Microgrid Cybersecurity: Fighting Asymmetrical Warfare

Dec. 7, 2017
The threat of cyberattacks targeting the U.S. electric grid is rising, and hackers have become increasingly sophisticated. This is the fifth article in a Microgrid Knowledge series that explores why we need to focus on microgrid cybersecurity and fighting the threat of asymmetrical warfare.

A threat recognized by utility executives at the highest level, cyberattacks are a new form of terrorism and asymmetrical warfare, as explained in this fifth article from a Microgrid Knowledge series on microgrid cybersecurity. 

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It’s common to find seeds of advanced technology within work by the military. Microgrid cybersecurity is no exception, as we see in this interview with Darrell Massie, who holds a doctorate in civil engineering and is the founder and chief technology officer of Intelligent Power & Energy Research Corporation (IPERC), an S&C Electric subsidiary.

The threat of cyberattacks targeting the U.S. electric grid is rising, and hackers have become increasingly sophisticated. Historically, hackers broke into systems as a sport to show off and test their skills. But over the years they increasingly capture personal and financial information for monetary gain. More recently, foreign governments have been responsible for a growing number of cyberattacks. The Wall Street Journal recently reported that the malicious software that shut down power in parts of Ukraine’s capital last year could be repurposed to target the U.S. grid.

“In the hands of our enemies, cyberattacks can be a crippling weapon against the United States. Cyberattacks are currently being utilized as a new form of terrorism and asymmetrical warfare,” said Massie. “The Ukraine cyberattack was a spectacular display of the damage cyber attackers are able to achieve today. That attack not only focused the public’s attention on how vulnerable an electric grid can be, but it also verified the grid’s high value as a target.”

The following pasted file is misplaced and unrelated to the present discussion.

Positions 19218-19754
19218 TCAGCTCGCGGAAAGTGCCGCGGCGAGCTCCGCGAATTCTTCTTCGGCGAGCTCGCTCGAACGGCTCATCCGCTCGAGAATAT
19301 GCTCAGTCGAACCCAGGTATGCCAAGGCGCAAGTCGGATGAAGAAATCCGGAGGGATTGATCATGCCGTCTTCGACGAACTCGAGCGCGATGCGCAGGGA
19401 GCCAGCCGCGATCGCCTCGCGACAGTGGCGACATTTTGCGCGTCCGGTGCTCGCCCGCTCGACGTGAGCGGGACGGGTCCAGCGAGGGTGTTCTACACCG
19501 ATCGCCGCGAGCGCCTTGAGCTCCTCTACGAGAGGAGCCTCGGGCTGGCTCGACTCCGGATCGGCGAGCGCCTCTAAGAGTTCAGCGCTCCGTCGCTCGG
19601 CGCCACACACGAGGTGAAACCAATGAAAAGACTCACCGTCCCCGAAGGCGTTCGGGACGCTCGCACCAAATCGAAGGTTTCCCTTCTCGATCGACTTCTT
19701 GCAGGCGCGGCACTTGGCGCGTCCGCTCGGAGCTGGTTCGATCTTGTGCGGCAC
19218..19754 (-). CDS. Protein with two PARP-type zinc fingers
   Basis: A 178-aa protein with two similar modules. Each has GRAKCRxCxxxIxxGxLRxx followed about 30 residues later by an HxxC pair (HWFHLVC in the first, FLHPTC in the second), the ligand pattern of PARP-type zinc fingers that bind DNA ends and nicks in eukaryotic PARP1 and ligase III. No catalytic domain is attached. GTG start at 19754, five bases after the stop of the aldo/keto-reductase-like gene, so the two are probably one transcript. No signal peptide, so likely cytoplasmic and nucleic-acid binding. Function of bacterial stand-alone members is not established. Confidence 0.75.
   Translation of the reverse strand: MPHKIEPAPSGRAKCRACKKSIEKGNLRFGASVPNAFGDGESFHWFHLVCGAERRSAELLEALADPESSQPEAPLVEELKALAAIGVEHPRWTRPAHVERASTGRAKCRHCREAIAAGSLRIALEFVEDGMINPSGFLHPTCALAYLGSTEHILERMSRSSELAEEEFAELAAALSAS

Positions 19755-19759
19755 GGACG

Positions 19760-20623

The industry also is realizing the massive disruption and financial repercussions that could result from a Ukrainian-style cyberattack on the U.S. grid.

This threat is recognized by utility executives at the highest level, but many have been understandably reluctant to air their concerns publicly. This attitude is changing as utility regulators and even the utilities themselves begin to mandate higher levels of cybersecurity. The industry also is realizing the massive disruption and financial repercussions that could result from a Ukrainian-style cyberattack on the U.S. grid. A 2015 report by insurance company Lloyd’s of London estimated that if a cyberattack were to plunge the Eastern Seaboard of the U.S. into darkness, the economic impact could be as high as $1 trillion.

The Ukraine attack led to valuable lessons, according to Massie. The hacked utility publicly listed its equipment vendors, which allowed hackers to determine key specifications of its installed grid components. The hackers then hijacked common Microsoft files to gain control of the utility’s industrial control systems. Once inside, they used publicly available vendor information to rewrite control software to change device settings while indicating normal status on the user interface screens utility operators were watching.

The security of distributed architecture

The Ukraine attack underscores a basic concept in cybersecurity. “An attacker goes for the easiest target. A centrally designed system can be easily overrun in an event storm,” said Massie.

One of the solutions is moving to a more distributed architecture. But many existing microgrids have not done this, so they are not necessarily cybersecure, according to Massie.

“Most control systems in use today were designed long before cybersecurity was a concern and, therefore, contain no security features. The common tactic used in an attempt to secure existing control systems is to simply deploy firewalls at the system perimeter. This is the electronic equivalent to a Band-Aid,” said Massie. “Every firewall can be breached. Therefore, control systems need to continue operating even with the attacker inside. We test and operate our control systems under this premise.”